The human animal bond does a lot of things to transform the health of both.

Sometimes, in this “business,” you just have to sit down by yourself and feel the hurt pressing down on your chest like a heavy boot. There are good days, though. More than you’d think, really. The kind that bring tears of a different kind and remind you why you do this in the first place.

What happened to Moe is exactly that.  

Nowhere Left to Turn

Ramona and I met Moe by accident. We were at one of our shelter partners dropping off kittens (there have been many, many this year … but that’s a different story).

They were busy as usual so we settled in to get the paperwork done and wait our turn. That’s when we noticed a woman with an older, very well behaved shepherd mix lying between her feet. There is only one reason for anyone to be in that particular room at the shelter … she was there to give up her dog.

This is probably a good time to mention that we always approach people in this situation without judgement. You never know what they’ve been going through or what circumstances have really pushed them to this point.

As we sat there, the dog, Moe, kept stealing glances up at his owner, Cathye, eyes warming with that look dogs give the people they love. He shared that look without judgment or concern – he had no idea why he was there or how dramatically his life was about to change.

Dogs - like Moe - get very attached to their humans and rely on them for survival.
Moe is a gentle, quiet dog. And you can tell he loves Cathye very much.

To see this and recognize it is to understand how completely dogs are willing to offer their trust and give of themselves to us. Of course, this made all of it that much harder for Ramona and me.  At the same time, you could tell Cathye – who was there with her two granddaughters – was having a hard time with it, too. She sat motionless and tried not to look at Moe but when she did you could see she felt real love for him.   

Something that hard requires an emotional firewall, a way to protect yourself from the hurt you feel. And I could tell she was definitely fighting it. Then, out of nowhere, she reached down and touched his face.

That’s when we knew.

Turns out Cathye had retired from her non-profit development job in Flint, Michigan, and moved to Kansas City to help her son with health issues and to help care for his two daughters. Part of that bargain was Moe and a house in a new neighborhood.

Caring for Moe was a bit difficult, she said, made more so by the fact that the neighbors around her were afraid of Moe (in my interactions with him, he was not aggressive at all and simply just hung out silently and politely. In fact, he was just here at PRCKC during a very busy time and was very relaxed the entire time).

Cathye loved Moe, she admitted, and liked how he was with her granddaughters, too. Still, she felt the pressure of living in a community where others we’re concerned about her dog. And, of course, there was the burden of caring for a dog on a retiree’s income. She felt like she had no choice or the home they had – the home she shared with her son and granddaughters – would be in jeopardy.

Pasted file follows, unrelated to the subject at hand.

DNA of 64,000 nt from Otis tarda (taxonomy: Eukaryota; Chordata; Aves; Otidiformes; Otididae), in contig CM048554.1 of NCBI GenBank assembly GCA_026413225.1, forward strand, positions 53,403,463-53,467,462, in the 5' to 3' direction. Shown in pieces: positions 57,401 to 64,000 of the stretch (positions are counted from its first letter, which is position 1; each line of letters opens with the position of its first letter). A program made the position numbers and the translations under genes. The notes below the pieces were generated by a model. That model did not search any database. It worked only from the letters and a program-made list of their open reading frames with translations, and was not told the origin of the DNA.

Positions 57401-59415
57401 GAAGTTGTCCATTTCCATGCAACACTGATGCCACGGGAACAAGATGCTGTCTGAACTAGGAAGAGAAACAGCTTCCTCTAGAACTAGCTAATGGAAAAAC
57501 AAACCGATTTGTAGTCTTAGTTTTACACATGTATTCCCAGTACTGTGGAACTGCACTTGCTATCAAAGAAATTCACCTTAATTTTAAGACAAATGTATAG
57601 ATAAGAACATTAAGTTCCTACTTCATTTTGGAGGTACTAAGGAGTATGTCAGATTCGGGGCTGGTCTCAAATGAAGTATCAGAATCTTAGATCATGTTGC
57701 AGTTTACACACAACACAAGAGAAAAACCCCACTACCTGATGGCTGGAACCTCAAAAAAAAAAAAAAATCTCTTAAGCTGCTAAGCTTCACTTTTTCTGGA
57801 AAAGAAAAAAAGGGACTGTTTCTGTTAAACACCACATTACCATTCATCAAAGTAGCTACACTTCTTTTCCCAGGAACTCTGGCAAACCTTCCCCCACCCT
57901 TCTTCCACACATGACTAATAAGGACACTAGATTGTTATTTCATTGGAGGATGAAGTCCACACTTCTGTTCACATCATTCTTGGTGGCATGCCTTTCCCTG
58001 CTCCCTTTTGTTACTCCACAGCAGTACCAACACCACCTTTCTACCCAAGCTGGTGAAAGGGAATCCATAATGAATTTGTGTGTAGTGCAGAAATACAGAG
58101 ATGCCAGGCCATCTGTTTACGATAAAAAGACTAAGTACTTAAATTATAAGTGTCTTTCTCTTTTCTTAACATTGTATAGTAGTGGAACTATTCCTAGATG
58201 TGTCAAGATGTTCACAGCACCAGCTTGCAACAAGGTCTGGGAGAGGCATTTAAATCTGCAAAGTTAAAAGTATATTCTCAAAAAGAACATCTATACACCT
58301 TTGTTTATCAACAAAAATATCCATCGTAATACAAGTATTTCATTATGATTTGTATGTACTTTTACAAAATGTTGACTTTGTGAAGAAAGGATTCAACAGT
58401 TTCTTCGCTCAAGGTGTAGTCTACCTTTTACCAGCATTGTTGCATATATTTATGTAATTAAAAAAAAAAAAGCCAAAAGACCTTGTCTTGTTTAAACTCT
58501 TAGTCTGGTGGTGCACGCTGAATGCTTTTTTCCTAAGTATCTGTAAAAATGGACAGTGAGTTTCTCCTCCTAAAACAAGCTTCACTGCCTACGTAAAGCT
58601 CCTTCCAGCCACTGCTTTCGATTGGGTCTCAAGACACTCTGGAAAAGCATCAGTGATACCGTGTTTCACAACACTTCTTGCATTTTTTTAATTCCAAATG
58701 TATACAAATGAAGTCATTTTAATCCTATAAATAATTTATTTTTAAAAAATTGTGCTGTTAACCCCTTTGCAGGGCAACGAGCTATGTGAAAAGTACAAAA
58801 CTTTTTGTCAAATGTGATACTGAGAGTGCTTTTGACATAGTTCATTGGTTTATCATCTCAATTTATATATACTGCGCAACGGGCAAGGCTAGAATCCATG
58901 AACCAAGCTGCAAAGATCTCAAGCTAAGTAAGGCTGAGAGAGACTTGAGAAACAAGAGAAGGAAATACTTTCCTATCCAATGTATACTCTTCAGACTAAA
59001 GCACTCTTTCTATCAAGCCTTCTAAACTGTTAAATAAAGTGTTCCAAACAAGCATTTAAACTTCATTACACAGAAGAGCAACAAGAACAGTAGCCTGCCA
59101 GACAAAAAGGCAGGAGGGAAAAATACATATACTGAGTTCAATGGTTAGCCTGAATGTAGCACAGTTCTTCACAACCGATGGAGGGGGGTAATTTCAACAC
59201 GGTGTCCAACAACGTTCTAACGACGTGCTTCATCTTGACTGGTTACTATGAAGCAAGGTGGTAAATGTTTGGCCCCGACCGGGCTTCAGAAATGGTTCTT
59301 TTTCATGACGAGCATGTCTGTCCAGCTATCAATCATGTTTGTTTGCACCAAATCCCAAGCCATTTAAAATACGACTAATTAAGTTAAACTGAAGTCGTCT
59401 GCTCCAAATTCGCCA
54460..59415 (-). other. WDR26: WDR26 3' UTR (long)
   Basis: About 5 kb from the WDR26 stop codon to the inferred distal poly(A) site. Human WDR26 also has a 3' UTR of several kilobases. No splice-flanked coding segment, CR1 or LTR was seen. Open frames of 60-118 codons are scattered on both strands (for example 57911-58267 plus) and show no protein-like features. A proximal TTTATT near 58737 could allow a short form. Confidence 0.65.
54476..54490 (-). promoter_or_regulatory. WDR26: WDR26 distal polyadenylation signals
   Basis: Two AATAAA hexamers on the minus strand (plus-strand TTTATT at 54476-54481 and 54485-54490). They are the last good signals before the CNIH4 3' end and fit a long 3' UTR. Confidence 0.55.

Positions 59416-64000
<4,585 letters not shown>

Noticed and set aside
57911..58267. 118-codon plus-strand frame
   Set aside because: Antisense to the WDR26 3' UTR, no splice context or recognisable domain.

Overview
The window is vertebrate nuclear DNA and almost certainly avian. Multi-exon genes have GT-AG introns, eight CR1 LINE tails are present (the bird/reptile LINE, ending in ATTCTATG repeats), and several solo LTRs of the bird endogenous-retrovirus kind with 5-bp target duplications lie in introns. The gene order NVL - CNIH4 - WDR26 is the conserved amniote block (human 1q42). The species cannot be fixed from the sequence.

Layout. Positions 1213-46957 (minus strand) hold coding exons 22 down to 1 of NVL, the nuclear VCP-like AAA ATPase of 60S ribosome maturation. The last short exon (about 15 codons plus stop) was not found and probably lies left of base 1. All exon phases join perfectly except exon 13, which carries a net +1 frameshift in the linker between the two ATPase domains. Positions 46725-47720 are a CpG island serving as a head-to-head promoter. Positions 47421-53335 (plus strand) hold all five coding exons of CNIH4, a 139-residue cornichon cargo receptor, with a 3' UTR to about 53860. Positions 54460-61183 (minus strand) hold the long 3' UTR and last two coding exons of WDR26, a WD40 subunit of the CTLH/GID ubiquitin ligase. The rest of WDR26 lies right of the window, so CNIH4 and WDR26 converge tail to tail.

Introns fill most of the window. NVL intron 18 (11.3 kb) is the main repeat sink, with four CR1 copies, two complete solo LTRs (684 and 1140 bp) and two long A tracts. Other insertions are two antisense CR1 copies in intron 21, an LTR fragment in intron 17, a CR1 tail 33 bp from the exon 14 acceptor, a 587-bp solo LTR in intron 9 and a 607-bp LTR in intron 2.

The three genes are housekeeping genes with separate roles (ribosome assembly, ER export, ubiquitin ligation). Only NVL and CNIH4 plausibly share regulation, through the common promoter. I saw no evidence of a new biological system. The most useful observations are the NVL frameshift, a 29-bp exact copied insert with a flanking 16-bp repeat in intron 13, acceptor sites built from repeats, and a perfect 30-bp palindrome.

We're glad we can work every day at PRCKC to help people keep their pets and to enhance the human animal bond.
There is a real friendship between Cathye and Moe.

Ramona knew exactly what to do. She asked Cathye how we could help, how we could change the path she was currently on so it went a different direction and kept Moe from the shelter. This is a mission we live every day but to see the impact of it unfold in real time was humbling.

When I said quietly to Ramona that she had just done something remarkable, her response was simple and direct.  “It’s just what we do.”

I thought to myself, “but you’re doing something that will be changing lives. Something huge.”   

I think Cathye agreed. She told Ramona that she and Moe felt cared for, like what they were going through mattered. Of course, because they do matter. And then I heard the best words that day …

“C’mon, Moe, we’re going home.”  

What it took to change Moe’s life, and Cathye’s for that matter, was for someone to offer support when things had gotten tough. That meant a few little supplies that would ease the burden of caring for Moe while trying to make a good life for those grandbabies. But also for someone to listen and help offer some possible solutions for working with the neighbors. A stickier situation to be sure but one our Families Better Together™ outreach team can handle. They’ve done it many times before and understand how so many of those situations can simply be chalked up to misunderstandings. Oftentimes, a slight change to routines can bring about big changes that leave everyone happy.

That’s exactly what Ramona offered. And, as she would say, it’s just what we do. But it’s more than that. I saw it that day as I’ve seen it many days in the year I’ve been here. Little things add up to be big things. A lot of times, those little things keep families together. They save lives. And that matters; it certainly did for Cathye and Moe.

“I love this dog,” Cathye said. That’s why keeping families together is what we do.


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Communications Director

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